resulting in an increase in AhR-mediated XRE-luciferase for XH (Dietz and Bolton, 2013; Gupta et al., 2014). In a
activity in HepG2 and MCF-7 cells. 6-PN also gave a chronic dermatitis model in the mouse ear, topical XH
significant increase in CYP1A1 gene expression, P450 treatment reduced the degree of ear thickening in-
1 activity, and estrogen 2-hydroxylation in MCF-10A and duced by oxazolone, suggesting that XH reduces skin
MCF-7 cells (Fig. 34). These data suggest that hops favors inflammation (Cho et al., 2010). In two animal models
induction of the nongenotoxic 2-hydroxylation pathway in of liver injury and inflammation, feeding of XH reduced
breast cells (Wang et al., 2016). Another study reported mRNA levels of hepatic inflammatory markers (e.g.,
that a hop extract inhibited estrogen-induced malignant IL-1a, monocyte chemoattractant protein-1) (Dorn et al.,
cell transformation of MCF-10A cells, suggesting that 2012, 2013). The mechanism seemed at least in part
hops might have chemopreventive activity potentially through decrease of NF-kB activity (Dorn et al., 2012).
through attenuation of the genotoxic estrogen metabo- Interestingly, oral administration of XH (100 mM) to nude
lism pathway (Hemachandra et al., 2012). mice inoculated with MCF-7 cells resulted in a significant
Hops and its major Michael acceptor, XH, also decrease in NF-kB activity, reduced phosphorylated IkBa
influence detoxification enzymes. They have been staining, and a decrease in the inflammatory interleukin
shown to induce NQO1 activity in murine hepatoma IL-1b, which is often increased in breast cancer (Monteiro
cells, leading to prevention of menadione-induced DNA et al., 2008). Although the tumor weights between the
damage at low micromolar concentrations (Dietz et al., control and XH group were not significantly different, XH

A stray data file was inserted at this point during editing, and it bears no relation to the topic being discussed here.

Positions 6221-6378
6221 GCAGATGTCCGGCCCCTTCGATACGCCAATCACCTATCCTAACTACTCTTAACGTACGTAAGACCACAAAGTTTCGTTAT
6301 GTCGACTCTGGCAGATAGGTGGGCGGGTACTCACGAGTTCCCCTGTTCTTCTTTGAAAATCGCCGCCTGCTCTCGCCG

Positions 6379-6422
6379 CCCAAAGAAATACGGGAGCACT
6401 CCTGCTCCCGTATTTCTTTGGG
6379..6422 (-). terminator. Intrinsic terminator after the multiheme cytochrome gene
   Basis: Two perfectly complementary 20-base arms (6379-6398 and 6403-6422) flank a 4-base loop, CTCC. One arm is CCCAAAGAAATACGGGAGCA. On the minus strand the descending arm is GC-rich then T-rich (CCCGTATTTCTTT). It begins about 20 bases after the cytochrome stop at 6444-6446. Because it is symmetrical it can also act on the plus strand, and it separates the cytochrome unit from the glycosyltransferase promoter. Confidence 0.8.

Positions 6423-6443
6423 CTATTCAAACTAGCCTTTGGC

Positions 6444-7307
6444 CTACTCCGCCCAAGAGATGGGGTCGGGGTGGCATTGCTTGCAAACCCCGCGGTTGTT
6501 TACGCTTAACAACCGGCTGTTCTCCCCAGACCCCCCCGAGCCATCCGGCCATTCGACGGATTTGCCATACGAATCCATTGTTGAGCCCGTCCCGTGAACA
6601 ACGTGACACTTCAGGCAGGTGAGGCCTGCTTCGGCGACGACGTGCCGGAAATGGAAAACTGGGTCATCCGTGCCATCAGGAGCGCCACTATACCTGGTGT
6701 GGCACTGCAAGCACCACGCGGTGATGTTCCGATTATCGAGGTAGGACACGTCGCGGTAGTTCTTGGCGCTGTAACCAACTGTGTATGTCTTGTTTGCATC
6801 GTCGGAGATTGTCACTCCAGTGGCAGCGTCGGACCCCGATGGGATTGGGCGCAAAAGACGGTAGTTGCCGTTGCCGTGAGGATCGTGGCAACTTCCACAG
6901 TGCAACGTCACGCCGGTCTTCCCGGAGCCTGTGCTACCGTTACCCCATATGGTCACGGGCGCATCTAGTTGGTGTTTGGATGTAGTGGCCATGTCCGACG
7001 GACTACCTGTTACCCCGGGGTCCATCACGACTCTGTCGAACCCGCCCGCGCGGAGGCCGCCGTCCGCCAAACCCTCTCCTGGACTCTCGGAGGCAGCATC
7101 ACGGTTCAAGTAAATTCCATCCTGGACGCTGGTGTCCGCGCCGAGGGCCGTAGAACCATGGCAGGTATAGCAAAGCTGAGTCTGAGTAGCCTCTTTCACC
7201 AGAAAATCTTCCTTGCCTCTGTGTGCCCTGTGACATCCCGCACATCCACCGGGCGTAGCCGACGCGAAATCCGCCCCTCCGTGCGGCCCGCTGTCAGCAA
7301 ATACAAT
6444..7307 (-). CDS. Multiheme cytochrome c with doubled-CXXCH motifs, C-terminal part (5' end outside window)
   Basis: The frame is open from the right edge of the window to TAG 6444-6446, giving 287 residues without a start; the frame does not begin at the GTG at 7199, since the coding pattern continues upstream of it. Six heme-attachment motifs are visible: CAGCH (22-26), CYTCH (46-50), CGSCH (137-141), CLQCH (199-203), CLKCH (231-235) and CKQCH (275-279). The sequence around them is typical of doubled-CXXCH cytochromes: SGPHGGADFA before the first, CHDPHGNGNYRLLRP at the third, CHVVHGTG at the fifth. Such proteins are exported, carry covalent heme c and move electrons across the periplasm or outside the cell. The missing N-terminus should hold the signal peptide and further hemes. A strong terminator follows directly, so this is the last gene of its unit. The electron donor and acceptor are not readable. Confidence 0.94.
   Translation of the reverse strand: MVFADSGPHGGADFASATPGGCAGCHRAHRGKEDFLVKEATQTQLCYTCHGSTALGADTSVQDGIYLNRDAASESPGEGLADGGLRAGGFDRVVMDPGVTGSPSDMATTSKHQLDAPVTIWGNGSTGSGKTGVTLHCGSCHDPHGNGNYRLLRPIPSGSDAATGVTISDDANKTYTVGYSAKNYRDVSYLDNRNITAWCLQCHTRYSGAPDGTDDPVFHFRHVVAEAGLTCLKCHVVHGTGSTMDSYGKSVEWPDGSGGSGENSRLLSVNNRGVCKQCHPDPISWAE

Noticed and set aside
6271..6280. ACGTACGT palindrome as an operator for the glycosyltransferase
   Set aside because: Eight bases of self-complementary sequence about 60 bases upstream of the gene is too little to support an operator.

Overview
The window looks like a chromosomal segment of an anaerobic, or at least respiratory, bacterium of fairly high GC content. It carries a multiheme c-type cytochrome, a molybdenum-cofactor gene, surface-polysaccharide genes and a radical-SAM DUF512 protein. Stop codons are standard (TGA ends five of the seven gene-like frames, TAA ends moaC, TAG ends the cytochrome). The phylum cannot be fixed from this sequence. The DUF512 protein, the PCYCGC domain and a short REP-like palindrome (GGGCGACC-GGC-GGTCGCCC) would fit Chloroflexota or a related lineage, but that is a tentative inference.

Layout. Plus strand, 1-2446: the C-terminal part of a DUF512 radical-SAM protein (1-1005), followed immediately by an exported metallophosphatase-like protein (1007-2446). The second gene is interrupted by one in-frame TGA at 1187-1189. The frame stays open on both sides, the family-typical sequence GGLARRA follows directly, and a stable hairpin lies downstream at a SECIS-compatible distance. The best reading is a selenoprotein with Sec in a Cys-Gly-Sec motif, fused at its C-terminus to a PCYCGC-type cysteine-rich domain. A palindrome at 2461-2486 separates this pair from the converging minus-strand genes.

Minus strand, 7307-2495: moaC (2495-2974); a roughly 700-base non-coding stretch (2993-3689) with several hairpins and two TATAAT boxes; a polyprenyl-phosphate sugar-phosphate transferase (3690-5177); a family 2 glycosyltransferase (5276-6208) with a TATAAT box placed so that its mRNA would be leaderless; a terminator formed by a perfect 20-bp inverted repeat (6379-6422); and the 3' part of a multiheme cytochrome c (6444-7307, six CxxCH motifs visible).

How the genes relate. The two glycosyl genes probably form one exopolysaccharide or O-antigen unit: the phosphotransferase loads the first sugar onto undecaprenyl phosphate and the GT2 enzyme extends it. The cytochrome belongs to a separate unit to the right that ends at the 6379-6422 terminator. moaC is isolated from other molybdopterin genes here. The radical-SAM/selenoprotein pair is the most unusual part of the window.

2005a). XH has also been shown to increase the levels did significantly increase the amount of apoptotic cells
of Nrf2, GSTA, and GSTP in human hepatocarcinoma and decreased microvessel density in the tumors (Monteiro
HepG2 cells, whereas in normal hepatocytes it in- et al., 2008). A spent hops extract, supplemented to the diet
creased the levels of Nrf2, GSTs, HO-1, and NQO1 in of 5-week-old pigs for 4 weeks, also led to a significant
addition to p53 (Krajka-Kuzniak et al., 2013). XH also decrease of the inflammation marker IL-1b in the
upregulated the transcription of NQO1 and HO-1 in duodenum, ileum, and colon (Fiesel et al., 2014).
mouse microglial cells via the Nrf2 pathway (Lee et al., COX-2 is another inflammatory marker in breast
2011a). The in vivo NQO1-inducing potential by hops cancer that has been shown to be inhibited by many
and XH has been confirmed in liver tissue of Sprague- phytochemicals. COX-2 inhibition has been demon-
Dawley rats (Dietz et al., 2013). These data suggest the strated for a hop extract and XH (Gerhuser et al.,
potential of hops and its abundant Michael acceptor, 2002; Hougee et al., 2006). A hops CO2 extract inhibited
1058 Dietz et al.

PGE2 production in LPS-stimulated peripheral blood proliferation in estrogen-sensitive cells/tissues, which

monocytes (IC50 = 3.6 mg/ml) likely through inhibition of could prevent hormonal carcinogenesis (Mersereau et al.,